» For Runners : Runner's Knee
For Runners

Runner's Knee

The knee is basically a hinge joint, allowing backwards and forwards motion. It is also able to rotate slightly in on itself. The bending and straightening is controlled by the hamstring and quadriceps muscles at the back and front of the thigh bone respectively. Their size and position affects the angles the legs move at, and particularly the way that the patella (kneecap) moves. Your anatomy and the patterns of your muscle use determine many of the injuries you will suffer.

“Runner’s knee” used to be known as chondromalcia patellae, but is now more often referred to as patella-femoral pain (PFP). It occurs when the patella fails to move smoothly and centrally through the femoral groove at the lower end of the femor bones. This is sometimes due to muscle imbalance or abnormal anatomy. It can also be the result of improper or dead footwear, improper training techniques ie: too much too soon or not adhering to the 10% rule. The 10% rule: Do not increase your long run by more than 10 % per week. Do not increase weekly mileage by more than 10 %.

Symptoms

You’ll either suffer a persistent ache in or under the kneecap, which worsens with certain exercise, or you will feel a sudden, stabbing pain in the knee while running, which eases off when you rest. Sitting with your knees bent prior to a race can make things worse, as can running on hills or hard surfaces.  It is also called movie goers knee due to the pain experienced when straightening your knee after long periods of sitting or knee flexion.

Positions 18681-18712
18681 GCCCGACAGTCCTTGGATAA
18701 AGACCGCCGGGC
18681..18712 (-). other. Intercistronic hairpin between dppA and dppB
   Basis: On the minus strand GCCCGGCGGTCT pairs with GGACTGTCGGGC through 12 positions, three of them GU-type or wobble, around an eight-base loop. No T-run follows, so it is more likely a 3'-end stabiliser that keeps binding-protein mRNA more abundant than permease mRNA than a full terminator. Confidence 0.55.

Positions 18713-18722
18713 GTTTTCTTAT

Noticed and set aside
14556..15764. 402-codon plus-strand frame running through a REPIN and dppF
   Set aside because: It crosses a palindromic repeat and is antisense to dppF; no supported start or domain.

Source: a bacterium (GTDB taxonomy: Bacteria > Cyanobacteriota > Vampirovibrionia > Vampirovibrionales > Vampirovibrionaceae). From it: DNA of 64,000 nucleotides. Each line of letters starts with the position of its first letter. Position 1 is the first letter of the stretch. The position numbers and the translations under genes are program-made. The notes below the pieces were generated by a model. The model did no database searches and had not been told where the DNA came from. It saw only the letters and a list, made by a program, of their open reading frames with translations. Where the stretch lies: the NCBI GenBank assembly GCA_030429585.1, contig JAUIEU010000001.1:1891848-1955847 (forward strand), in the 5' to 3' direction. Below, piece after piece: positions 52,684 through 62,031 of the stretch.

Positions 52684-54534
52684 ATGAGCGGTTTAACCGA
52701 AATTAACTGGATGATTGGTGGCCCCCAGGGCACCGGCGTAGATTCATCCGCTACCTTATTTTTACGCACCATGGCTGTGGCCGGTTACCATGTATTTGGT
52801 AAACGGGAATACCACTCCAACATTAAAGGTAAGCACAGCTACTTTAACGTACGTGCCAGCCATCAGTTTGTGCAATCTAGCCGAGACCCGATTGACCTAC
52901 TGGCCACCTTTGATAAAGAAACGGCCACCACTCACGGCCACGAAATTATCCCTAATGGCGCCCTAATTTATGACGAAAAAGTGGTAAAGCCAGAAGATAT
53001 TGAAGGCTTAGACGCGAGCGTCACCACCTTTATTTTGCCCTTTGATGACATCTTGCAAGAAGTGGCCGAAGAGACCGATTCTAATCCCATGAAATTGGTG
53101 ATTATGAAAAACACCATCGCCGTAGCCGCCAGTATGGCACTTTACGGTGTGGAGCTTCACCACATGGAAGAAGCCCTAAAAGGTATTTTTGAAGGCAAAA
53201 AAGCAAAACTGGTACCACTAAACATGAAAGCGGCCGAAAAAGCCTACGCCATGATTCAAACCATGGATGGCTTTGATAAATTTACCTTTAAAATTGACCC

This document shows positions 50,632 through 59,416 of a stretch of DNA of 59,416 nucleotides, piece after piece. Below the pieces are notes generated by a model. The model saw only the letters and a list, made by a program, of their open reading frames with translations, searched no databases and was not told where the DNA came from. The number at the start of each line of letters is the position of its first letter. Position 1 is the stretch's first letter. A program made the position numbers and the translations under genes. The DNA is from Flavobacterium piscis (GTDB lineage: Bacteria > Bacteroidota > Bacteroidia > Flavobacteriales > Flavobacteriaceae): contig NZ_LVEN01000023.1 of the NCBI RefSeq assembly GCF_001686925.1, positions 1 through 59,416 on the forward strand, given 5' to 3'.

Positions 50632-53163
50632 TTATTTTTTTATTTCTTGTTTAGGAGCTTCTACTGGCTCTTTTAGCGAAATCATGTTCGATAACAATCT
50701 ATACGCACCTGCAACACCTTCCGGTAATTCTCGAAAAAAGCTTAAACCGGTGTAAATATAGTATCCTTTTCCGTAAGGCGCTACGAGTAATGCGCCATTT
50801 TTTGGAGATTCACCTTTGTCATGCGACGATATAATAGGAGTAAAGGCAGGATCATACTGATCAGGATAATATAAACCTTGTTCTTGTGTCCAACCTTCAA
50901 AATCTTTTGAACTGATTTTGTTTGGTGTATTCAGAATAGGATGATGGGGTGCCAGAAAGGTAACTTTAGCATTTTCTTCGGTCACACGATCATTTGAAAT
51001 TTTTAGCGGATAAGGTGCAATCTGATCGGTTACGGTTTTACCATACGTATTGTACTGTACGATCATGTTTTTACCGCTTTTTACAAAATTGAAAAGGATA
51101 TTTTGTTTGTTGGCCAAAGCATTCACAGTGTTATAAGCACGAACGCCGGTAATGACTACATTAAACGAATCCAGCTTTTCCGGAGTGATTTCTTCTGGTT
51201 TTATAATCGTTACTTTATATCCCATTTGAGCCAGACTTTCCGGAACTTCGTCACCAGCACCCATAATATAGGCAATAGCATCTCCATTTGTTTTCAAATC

Signs

Despite the acute pain, your joint may look normal. Your knee may swell up, but this is more often due to other knee problems. You will probably have wasted inner quadriceps muscles (the vastus medalis), weak gluteals and may overpronate.

What Else It Could Be

While primary PFP is simply that, there may well be other influences. Disruption of the ligaments within and outside of your knee, arthritis in its many forms and ankle, shin, thigh and hip injuries may all affect knee movement and produce secondary PFP.

Self-Treatment

Ice and rest may provide immediate benefit for pain relief.

Medical Treatment

Thankfully steroid injections and surgery are not often used to treat PFP. Some physiotherapists successfully tape the patella, drawing it back towards the mid-line, and can teach you how to do this yourself. (Knee supports may effectively shift your patella towards the middle).

Physiotherapy is very useful to provide strengthening and stretching exercises for the hip and leg muscles. Ice, modalities, treadmill gait analysis, shoe analysis may also be beneficial.